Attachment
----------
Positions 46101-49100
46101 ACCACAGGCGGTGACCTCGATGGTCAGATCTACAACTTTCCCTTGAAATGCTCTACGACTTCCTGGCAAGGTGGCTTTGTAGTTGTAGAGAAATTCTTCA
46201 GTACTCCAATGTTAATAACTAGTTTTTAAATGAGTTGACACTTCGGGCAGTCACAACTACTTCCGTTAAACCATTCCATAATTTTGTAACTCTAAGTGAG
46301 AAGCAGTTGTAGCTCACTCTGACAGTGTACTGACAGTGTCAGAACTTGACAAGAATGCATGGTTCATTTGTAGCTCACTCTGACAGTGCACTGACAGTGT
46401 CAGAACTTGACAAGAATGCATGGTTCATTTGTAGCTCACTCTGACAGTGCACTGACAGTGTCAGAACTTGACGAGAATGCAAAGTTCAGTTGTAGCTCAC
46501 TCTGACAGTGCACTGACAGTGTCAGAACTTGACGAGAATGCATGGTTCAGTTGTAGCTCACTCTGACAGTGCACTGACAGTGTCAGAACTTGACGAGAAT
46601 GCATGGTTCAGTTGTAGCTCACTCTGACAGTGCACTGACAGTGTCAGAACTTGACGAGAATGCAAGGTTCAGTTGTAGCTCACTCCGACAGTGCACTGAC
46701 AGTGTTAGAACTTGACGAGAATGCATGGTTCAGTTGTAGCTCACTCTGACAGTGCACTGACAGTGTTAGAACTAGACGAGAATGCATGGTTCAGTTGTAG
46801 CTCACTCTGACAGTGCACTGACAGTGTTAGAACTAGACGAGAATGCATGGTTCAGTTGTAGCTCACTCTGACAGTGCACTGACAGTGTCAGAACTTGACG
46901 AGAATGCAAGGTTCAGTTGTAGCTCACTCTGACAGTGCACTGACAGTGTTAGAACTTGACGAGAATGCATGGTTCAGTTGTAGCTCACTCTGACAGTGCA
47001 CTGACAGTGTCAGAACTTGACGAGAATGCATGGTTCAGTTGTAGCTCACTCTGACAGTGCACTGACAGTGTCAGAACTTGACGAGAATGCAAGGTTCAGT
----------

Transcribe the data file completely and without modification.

Positions 46101-49100
46101 ACCACAGGCGGTGACCTCGATGGTCAGATCTACAACTTTCCCTTGAAATGCTCTACGACTTCCTGGCAAGGTGGCTTTGTAGTTGTAGAGAAATTCTTCA
46201 GTACTCCAATGTTAATAACTAGTTTTTAAATGAGTTGACACTTCGGGCAGTCACAACTACTTCCGTTAAACCATTCCATAATTTTGTAACTCTAAGTGAG
46301 AAGCAGTTGTAGCTCACTCTGACAGTGTACTGACAGTGTCAGAACTTGACAAGAATGCATGGTTCATTTGTAGCTCACTCTGACAGTGCACTGACAGTGT
46401 CAGAACTTGACAAGAATGCATGGTTCATTTGTAGCTCACTCTGACAGTGCACTGACAGTGTCAGAACTTGACGAGAATGCAAAGTTCAGTTGTAGCTCAC
46501 TCTGACAGTGCACTGACAGTGTCAGAACTTGACGAGAATGCATGGTTCAGTTGTAGCTCACTCTGACAGTGCACTGACAGTGTCAGAACTTGACGAGAAT
46601 GCATGGTTCAGTTGTAGCTCACTCTGACAGTGCACTGACAGTGTCAGAACTTGACGAGAATGCAAGGTTCAGTTGTAGCTCACTCCGACAGTGCACTGAC
46701 AGTGTTAGAACTTGACGAGAATGCATGGTTCAGTTGTAGCTCACTCTGACAGTGCACTGACAGTGTTAGAACTAGACGAGAATGCATGGTTCAGTTGTAG
46801 CTCACTCTGACAGTGCACTGACAGTGTTAGAACTAGACGAGAATGCATGGTTCAGTTGTAGCTCACTCTGACAGTGCACTGACAGTGTCAGAACTTGACG
46901 AGAATGCAAGGTTCAGTTGTAGCTCACTCTGACAGTGCACTGACAGTGTTAGAACTTGACGAGAATGCATGGTTCAGTTGTAGCTCACTCTGACAGTGCA
47001 CTGACAGTGTCAGAACTTGACGAGAATGCATGGTTCAGTTGTAGCTCACTCTGACAGTGCACTGACAGTGTCAGAACTTGACGAGAATGCAAGGTTCAGT